Hacker News new | past | comments | ask | show | jobs | submit login
A missing letter helped create a tech billionaire (bbc.com)
55 points by rmason 17 days ago | hide | past | web | favorite | 54 comments



I’m sure if you got some serious alone time and trust with other billionaires you could fill a book with these stories.

Around 1983 my mom was dating a chef at the restaurant she worked at. One night he was out carousing and got himself killed. Fast forward a year and my mom meets the manager’s brother, thinks he’s an asshole and blows him off. He’s visiting from out of town and gets wasted, mom helps him to the brothers place and the guy turns out to be hilarious and a great story teller. They agree to a date, it escalates to marriage and we move. A year later now step-dad’s employer offers him relocation to either Chicago or a sleepy suburb in another state. Mom convinces him to take the latter on our behalf. Fast forward ten years I ask a cute coworker out to see Earnest Scared Stupid. That escalated to marriage four years later and on to two beautiful kids that are now almost out on their own.

I sometimes wonder if I should tell them that if some guy didn’t die in a crash they would never have been born. When they become billionaires that can be their story.


If I hadn't got myself dependant on methamphetamine, I probably would never have got charged with drug trafficking, and I wouldn't have moved to Tasmania, learned to ski, taken up pole dance / fitness, got in to rock climbing, bought a house, adopted to beautiful pups, and landed the awesome job I have.

Who knows what might happened instead!


How's life in Tasmania?


I don't want to talk it up too much. It could do with more snow.


My wife asked me out to her friend's company holiday party, but refused to give me her number because she'd had problems with stalkers before. I was like "I'm just going to trust that you're not a stalker and give you mine." We ended up having to call each other 4 times before we finally found each other, 30 seconds before the Caltrain arrived at the platform.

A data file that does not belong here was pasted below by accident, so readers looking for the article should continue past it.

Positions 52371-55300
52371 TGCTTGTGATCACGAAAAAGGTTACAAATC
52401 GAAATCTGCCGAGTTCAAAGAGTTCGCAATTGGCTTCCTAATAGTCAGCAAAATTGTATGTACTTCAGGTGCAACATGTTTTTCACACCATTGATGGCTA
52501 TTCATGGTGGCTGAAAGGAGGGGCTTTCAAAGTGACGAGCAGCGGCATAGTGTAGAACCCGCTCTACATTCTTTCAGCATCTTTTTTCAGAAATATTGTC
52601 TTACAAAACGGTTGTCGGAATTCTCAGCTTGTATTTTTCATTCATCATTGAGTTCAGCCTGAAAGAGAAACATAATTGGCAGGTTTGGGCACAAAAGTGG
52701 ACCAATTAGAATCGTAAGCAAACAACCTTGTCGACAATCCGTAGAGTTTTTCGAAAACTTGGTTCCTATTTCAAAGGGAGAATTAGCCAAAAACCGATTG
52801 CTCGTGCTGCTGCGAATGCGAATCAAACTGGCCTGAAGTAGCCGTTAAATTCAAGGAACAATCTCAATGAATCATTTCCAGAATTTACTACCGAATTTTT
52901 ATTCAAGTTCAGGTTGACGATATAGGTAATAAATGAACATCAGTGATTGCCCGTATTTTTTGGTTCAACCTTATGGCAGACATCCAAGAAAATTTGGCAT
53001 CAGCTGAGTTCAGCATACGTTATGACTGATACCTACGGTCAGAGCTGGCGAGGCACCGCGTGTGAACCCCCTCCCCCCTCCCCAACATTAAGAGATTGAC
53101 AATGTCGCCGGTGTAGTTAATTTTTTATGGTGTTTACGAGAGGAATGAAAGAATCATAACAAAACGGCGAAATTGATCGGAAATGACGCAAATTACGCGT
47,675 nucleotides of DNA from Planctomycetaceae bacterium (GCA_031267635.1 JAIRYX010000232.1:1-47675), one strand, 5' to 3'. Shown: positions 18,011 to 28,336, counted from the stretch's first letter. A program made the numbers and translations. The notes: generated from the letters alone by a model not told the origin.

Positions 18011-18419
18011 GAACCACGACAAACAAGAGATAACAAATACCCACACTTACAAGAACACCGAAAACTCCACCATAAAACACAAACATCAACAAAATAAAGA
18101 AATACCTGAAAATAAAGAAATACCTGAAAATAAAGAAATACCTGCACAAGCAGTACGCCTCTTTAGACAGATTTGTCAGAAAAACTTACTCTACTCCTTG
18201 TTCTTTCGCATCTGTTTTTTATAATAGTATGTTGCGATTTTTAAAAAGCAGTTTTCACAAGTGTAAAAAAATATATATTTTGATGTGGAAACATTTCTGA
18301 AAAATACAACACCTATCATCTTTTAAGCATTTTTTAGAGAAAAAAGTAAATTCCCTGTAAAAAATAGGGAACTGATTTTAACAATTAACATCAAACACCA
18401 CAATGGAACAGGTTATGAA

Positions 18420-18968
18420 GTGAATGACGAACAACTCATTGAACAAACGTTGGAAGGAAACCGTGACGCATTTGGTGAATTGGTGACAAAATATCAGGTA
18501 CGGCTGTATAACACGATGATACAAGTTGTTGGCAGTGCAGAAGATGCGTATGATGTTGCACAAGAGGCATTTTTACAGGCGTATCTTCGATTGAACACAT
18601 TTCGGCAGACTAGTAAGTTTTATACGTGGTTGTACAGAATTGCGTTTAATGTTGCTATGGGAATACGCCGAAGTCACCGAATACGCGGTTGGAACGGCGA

As an additional irony, the number she called me on was her Google Voice number, so when she actually started using her real number 2 months later I was like "Who the hell is this?"


I put off starting college for a semester because I had just lost my father to cancer. I just couldn’t face starting class a week after that.

I did end up starting in January, and on the first day of orientation, 25 hours after arriving there I met one of the handful other people also starting in January, who later became my wife. I hand never really even dated someone else first.

It is all so unlikely. Rare event stacked on rare event.


Ernest Scared Stupid is a total gem though, I can see how that led to marriage immediately.


You can literally tell everybody that they might not exist in a different timeline. This thought is neither novel nor meaningful.


It's still very weird to think about how many tiny details will deflect your life 0 or 180.. who decides which class you'll be in as a kid for instance


Certainly not novel but whether or not it’s meaningful is quite subjective.


And you may tell yourself, "This is not my beautiful house."

And you may tell yourself, "This is not my beautiful wife."


Happy for him in his success, JIRA is still the product i hate using the most on a day to day basis.


I've always been happy with JIRA, using it successfully in large enterprises and in my own 2-person startup. But I know you have plenty of company in your hatred for it. As a tool for quickly entering an issue I want to track and having simple drag and drop across swimlanes for my development workflow, it does all I need it to do.

Can I ask what your preferred alternative is?


We went from excel to vsts and it had been working great for a couple of years. We got some new product owners who forced us to move to jira. It’s done absolutely nothing but cause problems, cause friction, frustration. The user experience is non existent and inconsistent. Things don’t work in any logical sense. And it’s horribly slow. What used to be quick and easy in vsts is now painful slow experience. This is the first job I’ve had where we moved to jira. The last 2 places I was at were moving away from it.


JIRA and VSTS (Azure DevOps?) have wildly different workflows.

To me, the Azure DevOps way of doing this doesn't work in any logical sense, I can't find the simplest thing in the mess of an UX they have.


I'm literally stuck with

> Unable to communicate with server. Saving is not possible at the moment.

How does anyone actually /like/ atlassian products is beyond me. I honestly cannot think of any other software that makes me as frustrated.


Not the GP, but for software development I highly prefer https://clubhouse.io/